We'd need green plants in our home because they make everything feel fresh and vital. I'd put a pair of topiaries on the mantle, a basket of ivy in a corner, and never-fail philodendron on the coffee table. On the porch, I'd put a big pot of yellow and purple pansies in the spring, bright red geraniums in the summer, golden chrysanthemums in the fall, and a wreath of greens in December. If possible, I'd plant a lilac bush just outside the kitchen window where its "spring is here" aroma would fill the air when I fling open the window in May.
Just for me, I'd search for another old-fashioned desk like the one I've had forever, a desk that's the heart of our home, where I sort the clutter from my days and tend to matters that matter. It's where I plan birthday parties, address invitations, and arrange holiday celebrations; where I write thanks for kindnesses and praise for accomplishments; and where, before I go to bed on Sunday nights, I turn a tangle of details into a plan for the week ahead. Then, when I turn the light off beside my desk, life seems orderly in my little world within the world.
Finally, I'd go to an antique shop and find a china teapot and a few pretty teacups so I could invite my old friends over for a cup of tea. And we could talk and talk about subjects such as, "What makes a house a home?"
Home is where I was raised. Where I played, laughed, cried, and learned. It is where I grew. Where I became me—a strong, intelligent woman—confident in myself, in my future and in my past.
I believe that a home is more than four walls and a roof over head. Home is an environment. It is the feeling that greets me when I walk through the door. It is the people who wait for me to get home. It is my dog whose hind end shakes back and forth when she gets excited because she has practically no tail. My home extends out of the walls and windows of my actual house. It goes down the cracked pavement to my grandparents’ house. It twists and turns with the broken roads of my town. My home is my rock solid foundation, and I will take it with me when I leave.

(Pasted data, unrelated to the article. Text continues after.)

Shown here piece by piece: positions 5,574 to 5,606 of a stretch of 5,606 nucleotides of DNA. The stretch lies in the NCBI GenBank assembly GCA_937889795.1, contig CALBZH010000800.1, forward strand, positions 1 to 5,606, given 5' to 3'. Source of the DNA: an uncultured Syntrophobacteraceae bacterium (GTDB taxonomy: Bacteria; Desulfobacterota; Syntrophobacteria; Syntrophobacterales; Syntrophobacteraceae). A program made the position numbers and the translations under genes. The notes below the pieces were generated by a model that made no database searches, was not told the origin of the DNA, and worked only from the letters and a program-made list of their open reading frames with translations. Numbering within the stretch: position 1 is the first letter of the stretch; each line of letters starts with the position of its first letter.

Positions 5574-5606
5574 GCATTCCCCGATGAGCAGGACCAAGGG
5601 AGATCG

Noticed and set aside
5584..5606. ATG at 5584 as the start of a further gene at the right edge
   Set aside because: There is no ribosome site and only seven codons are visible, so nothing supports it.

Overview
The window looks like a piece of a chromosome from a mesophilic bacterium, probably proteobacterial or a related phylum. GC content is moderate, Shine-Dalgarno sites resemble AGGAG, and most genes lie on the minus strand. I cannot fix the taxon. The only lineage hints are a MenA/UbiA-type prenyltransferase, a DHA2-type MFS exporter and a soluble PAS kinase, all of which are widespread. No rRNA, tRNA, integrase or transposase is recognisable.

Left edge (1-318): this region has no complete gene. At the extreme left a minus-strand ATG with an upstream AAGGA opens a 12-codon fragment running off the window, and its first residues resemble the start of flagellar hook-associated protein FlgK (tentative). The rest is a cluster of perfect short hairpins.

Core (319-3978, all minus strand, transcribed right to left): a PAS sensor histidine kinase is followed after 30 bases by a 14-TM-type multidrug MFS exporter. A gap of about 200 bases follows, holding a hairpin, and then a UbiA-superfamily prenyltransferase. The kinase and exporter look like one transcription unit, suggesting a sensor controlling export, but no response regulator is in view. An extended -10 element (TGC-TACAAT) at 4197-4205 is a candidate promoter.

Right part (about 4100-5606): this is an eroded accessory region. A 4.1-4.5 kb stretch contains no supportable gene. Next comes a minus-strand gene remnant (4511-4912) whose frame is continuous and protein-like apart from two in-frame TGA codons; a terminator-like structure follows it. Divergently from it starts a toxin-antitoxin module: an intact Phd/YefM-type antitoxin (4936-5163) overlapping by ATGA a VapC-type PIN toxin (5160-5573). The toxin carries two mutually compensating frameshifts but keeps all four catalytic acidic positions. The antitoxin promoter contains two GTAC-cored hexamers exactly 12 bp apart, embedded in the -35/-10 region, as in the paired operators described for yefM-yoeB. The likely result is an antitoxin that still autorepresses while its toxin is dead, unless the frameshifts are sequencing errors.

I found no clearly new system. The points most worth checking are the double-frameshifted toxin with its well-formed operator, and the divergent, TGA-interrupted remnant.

I believe that home is where individuals become themselves, not primarily physically but mentally. It becomes a mold that forms who they are. Behind the pizza place where I work, there’s a stream that runs into the river my town is built around. When it is a really busy night, I sneak down to the river for my precious 20-minute break, stepping carefully along the rocks to the edge of the river. There are cars and people on both sides of the stream, but the stream and I are invisible. Too busy to slow down, they pass me by and I am perfectly content in that moment. I feel at home.
Home for me is made of experiences—moments of my life that helped to change me and to teach me. For that reason, my home is also people and when home takes on a human form, it is called family. I believe that family is a relative term—nothing to do with blood, defined by relationships. When my grandmother died, her best friend, Nancy, became a family friend. She helped us get through the tough time and has become almost an adopted grandmother to my sister and me. I was three when she came into my life and now I would never think of saying that she is a family friend. She is family.
No matter where I go in the future, my foundation will always sit firmly in Maine, in this environment and with these people who have formed me as a person and taught me how to live. I know that I can always come home. After all, home is where the heart is.